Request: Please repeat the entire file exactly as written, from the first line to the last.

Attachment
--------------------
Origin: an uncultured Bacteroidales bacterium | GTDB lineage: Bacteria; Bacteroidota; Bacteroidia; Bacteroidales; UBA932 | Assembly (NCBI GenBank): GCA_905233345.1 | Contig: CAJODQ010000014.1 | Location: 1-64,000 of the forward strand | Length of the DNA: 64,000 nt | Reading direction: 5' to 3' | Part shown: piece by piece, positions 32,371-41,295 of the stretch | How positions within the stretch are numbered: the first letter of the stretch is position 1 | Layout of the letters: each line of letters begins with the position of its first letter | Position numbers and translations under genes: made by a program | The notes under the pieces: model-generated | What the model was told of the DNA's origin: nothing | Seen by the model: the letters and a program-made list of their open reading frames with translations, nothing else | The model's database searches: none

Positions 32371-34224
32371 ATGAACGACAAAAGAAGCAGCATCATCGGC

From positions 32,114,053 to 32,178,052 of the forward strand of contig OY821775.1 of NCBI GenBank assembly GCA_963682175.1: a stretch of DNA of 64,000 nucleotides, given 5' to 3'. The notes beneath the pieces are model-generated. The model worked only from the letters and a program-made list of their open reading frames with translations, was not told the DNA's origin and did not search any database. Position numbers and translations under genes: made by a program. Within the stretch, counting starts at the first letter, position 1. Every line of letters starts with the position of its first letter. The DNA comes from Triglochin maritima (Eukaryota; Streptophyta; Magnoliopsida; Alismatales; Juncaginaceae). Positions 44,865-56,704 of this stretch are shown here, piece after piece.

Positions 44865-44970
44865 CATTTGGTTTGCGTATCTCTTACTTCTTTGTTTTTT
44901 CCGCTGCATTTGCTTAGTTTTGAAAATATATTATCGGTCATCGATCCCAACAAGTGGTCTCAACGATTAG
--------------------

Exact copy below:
Origin: an uncultured Bacteroidales bacterium | GTDB lineage: Bacteria; Bacteroidota; Bacteroidia; Bacteroidales; UBA932 | Assembly (NCBI GenBank): GCA_905233345.1 | Contig: CAJODQ010000014.1 | Location: 1-64,000 of the forward strand | Length of the DNA: 64,000 nt | Reading direction: 5' to 3' | Part shown: piece by piece, positions 32,371-41,295 of the stretch | How positions within the stretch are numbered: the first letter of the stretch is position 1 | Layout of the letters: each line of letters begins with the position of its first letter | Position numbers and translations under genes: made by a program | The notes under the pieces: model-generated | What the model was told of the DNA's origin: nothing | Seen by the model: the letters and a program-made list of their open reading frames with translations, nothing else | The model's database searches: none

Positions 32371-34224
32371 ATGAACGACAAAAGAAGCAGCATCATCGGC

From positions 32,114,053 to 32,178,052 of the forward strand of contig OY821775.1 of NCBI GenBank assembly GCA_963682175.1: a stretch of DNA of 64,000 nucleotides, given 5' to 3'. The notes beneath the pieces are model-generated. The model worked only from the letters and a program-made list of their open reading frames with translations, was not told the DNA's origin and did not search any database. Position numbers and translations under genes: made by a program. Within the stretch, counting starts at the first letter, position 1. Every line of letters starts with the position of its first letter. The DNA comes from Triglochin maritima (Eukaryota; Streptophyta; Magnoliopsida; Alismatales; Juncaginaceae). Positions 44,865-56,704 of this stretch are shown here, piece after piece.

Positions 44865-44970
44865 CATTTGGTTTGCGTATCTCTTACTTCTTTGTTTTTT
44901 CCGCTGCATTTGCTTAGTTTTGAAAATATATTATCGGTCATCGATCCCAACAAGTGGTCTCAACGATTAG